Introduction Soccer match-play comprises a limited number of substitutions and players are frequently exposed to a high frequency of games and, consequently, short recovery. This high physical demand can increase the risk of injury (Carling et al., 2015). Increased player interchanges, in other intermittent sports, have been associated with a lower physiological load (Moss et al., 2015) and reduced risk of knee flexor (KF) strain injuries (Orchard et al., 2012). In 2015, the International Football Association Board identified the potential merit of a player interchange strategy by approving the use of an unlimited "return sub" ruling at grassroots level soccer. The aim of this study was to assess the influence of a player interchanges on reducing the physical fatigue response to a soccer-specific exercise protocol ([SSEP] Page et al., 2016). Methods Thirteen male soccer players (age 23.2 ± 4.6 yrs) completed, in a counterbalanced order, a control trial (CONT) comprising 6 x 15 min bouts of the SSEP with a 15 min half time period, and an interchange trial (INT) comprising 4 x 15 min bouts of the SSEP, with 15 min passive recovery intervening bouts. Heart rate (HR), rating of perceived exertion (RPE), uni-axial and tri-axial PlayerLoadTM, and mean (EMGmean) and peak (EMGpeak) bicep femoris electromyography were measured during each trial. Isokinetic eccentric KF peak torque (PT) was also measured pre-, post-, and 48-hours post-trial. Results and Discussion Significantly lower (P=0.003) HR values were reported during INT (143± 11 b.min-1) com- pared to CONT (153 ± 13 b.min-1). INT (12 ± 2 a.u) RPE was significantly (P< 0.001) lower than CONT (13 ± 2 a.u). The interchange trial also elicited significant (P< 0.05) changes in PlayerLoadTM metrics. PT values were significantly (P=0.04) higher during INT (180 degs.s-1= 152.11 ± 25.90 Nm; 300 degs.s-1= 154.13 ± 21.52 Nm) compared to CONT (180 degs.s-1= 141.27 ± 26.29 Nm; 300 degs.s-1= 144.12 ± 21.30 Nm). There was no diference (P> 0.05) in the EMG data between the two trials. Conclusion Player interchanges result in a reduced cumulative physiological, perceptual, and external load response to soccer-specific activity, with implications for reduced injury risk and im- proved performance. The post-exercise rate of recovery associated with the KF PT data was greater in the interchange trial, with implications for training periodization and injury management (Orchard et al., 2012).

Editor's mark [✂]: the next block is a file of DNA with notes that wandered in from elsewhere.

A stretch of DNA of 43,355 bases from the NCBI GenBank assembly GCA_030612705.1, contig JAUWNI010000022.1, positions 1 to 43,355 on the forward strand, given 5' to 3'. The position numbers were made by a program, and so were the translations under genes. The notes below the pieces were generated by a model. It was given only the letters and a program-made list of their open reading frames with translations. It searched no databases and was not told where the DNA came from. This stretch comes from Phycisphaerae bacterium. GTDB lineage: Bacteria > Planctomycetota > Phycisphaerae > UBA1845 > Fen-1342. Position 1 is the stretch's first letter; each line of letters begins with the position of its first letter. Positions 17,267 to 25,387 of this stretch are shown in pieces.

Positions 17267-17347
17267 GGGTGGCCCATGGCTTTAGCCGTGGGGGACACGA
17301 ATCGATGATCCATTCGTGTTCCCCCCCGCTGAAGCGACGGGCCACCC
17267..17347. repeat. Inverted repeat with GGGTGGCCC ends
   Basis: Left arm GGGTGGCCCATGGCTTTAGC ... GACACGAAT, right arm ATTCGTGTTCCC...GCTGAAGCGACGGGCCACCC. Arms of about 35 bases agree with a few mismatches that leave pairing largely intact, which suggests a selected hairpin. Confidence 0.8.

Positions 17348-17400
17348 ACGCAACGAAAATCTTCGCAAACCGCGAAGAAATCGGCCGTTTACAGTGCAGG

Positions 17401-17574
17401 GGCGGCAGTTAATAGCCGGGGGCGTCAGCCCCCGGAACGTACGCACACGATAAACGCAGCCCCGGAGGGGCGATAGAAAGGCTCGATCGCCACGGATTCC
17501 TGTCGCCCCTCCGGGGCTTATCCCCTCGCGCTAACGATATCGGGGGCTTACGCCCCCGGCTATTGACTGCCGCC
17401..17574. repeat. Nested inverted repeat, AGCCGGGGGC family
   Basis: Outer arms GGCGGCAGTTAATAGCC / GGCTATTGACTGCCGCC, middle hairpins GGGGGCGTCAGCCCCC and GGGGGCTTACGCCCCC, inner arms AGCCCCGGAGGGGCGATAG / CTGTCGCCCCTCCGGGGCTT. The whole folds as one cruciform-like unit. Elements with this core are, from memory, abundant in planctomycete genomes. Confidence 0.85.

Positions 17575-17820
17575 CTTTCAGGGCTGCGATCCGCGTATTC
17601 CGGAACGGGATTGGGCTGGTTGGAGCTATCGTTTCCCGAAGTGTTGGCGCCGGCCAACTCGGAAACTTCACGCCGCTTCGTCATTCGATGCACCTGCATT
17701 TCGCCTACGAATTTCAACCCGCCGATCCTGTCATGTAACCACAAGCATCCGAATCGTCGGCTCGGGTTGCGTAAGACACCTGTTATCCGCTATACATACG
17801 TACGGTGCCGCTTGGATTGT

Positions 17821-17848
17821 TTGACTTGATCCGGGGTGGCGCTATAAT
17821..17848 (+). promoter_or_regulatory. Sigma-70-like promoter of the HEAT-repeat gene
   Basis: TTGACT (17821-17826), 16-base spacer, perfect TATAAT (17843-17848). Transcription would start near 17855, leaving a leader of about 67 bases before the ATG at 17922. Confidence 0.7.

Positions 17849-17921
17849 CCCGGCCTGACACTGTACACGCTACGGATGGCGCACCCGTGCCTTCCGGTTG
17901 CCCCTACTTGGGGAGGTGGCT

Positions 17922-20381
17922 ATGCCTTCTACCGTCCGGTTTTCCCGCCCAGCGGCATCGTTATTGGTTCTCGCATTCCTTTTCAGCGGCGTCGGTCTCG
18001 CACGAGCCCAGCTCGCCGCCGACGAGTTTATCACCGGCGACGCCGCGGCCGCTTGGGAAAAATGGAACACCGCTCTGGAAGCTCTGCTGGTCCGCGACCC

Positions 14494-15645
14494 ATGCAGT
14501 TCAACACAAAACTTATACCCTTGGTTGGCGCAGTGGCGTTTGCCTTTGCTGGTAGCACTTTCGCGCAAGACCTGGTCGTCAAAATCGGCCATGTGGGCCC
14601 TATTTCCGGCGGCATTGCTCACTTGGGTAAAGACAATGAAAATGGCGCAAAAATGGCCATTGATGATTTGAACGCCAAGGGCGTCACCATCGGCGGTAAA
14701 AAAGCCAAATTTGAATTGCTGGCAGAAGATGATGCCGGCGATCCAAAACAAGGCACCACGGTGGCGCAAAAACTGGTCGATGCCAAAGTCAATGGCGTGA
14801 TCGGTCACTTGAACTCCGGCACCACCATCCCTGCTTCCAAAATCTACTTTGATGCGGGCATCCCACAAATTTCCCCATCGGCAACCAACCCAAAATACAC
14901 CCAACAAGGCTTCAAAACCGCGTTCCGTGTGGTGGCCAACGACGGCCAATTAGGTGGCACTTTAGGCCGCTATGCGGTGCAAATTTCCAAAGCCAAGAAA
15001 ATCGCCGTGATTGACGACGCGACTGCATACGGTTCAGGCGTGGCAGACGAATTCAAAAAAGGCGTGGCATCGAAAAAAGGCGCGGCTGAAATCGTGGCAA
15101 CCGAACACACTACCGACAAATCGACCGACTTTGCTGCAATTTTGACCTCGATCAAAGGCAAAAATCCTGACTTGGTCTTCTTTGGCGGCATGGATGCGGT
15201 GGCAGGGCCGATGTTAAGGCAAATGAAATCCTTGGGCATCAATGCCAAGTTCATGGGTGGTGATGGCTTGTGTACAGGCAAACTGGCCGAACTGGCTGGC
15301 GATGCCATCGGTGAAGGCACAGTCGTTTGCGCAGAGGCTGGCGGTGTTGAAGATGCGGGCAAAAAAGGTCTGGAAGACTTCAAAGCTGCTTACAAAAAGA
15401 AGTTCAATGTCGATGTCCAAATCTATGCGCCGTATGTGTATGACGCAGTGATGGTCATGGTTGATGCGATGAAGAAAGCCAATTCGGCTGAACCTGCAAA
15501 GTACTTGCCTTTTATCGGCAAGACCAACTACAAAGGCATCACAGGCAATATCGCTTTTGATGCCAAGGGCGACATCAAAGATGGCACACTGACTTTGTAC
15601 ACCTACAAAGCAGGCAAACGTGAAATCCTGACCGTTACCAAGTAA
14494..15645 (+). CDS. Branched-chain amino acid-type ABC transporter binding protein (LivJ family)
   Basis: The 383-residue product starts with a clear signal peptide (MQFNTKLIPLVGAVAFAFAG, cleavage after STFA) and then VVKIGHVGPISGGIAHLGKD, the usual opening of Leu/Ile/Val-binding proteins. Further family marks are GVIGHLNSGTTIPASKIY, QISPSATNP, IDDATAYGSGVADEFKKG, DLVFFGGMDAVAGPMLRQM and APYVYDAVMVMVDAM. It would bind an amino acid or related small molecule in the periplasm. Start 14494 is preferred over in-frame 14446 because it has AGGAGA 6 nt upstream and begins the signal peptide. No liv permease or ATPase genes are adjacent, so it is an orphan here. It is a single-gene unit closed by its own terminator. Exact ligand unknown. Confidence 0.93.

|Publication status||Published - 31 May 2017|
|Event||World Conference on Science and Soccer - Rennes, France|
Duration: 31 May 2017 → 2 Jun 2017
|Conference||World Conference on Science and Soccer|
|Period||31/05/17 → 2/06/17|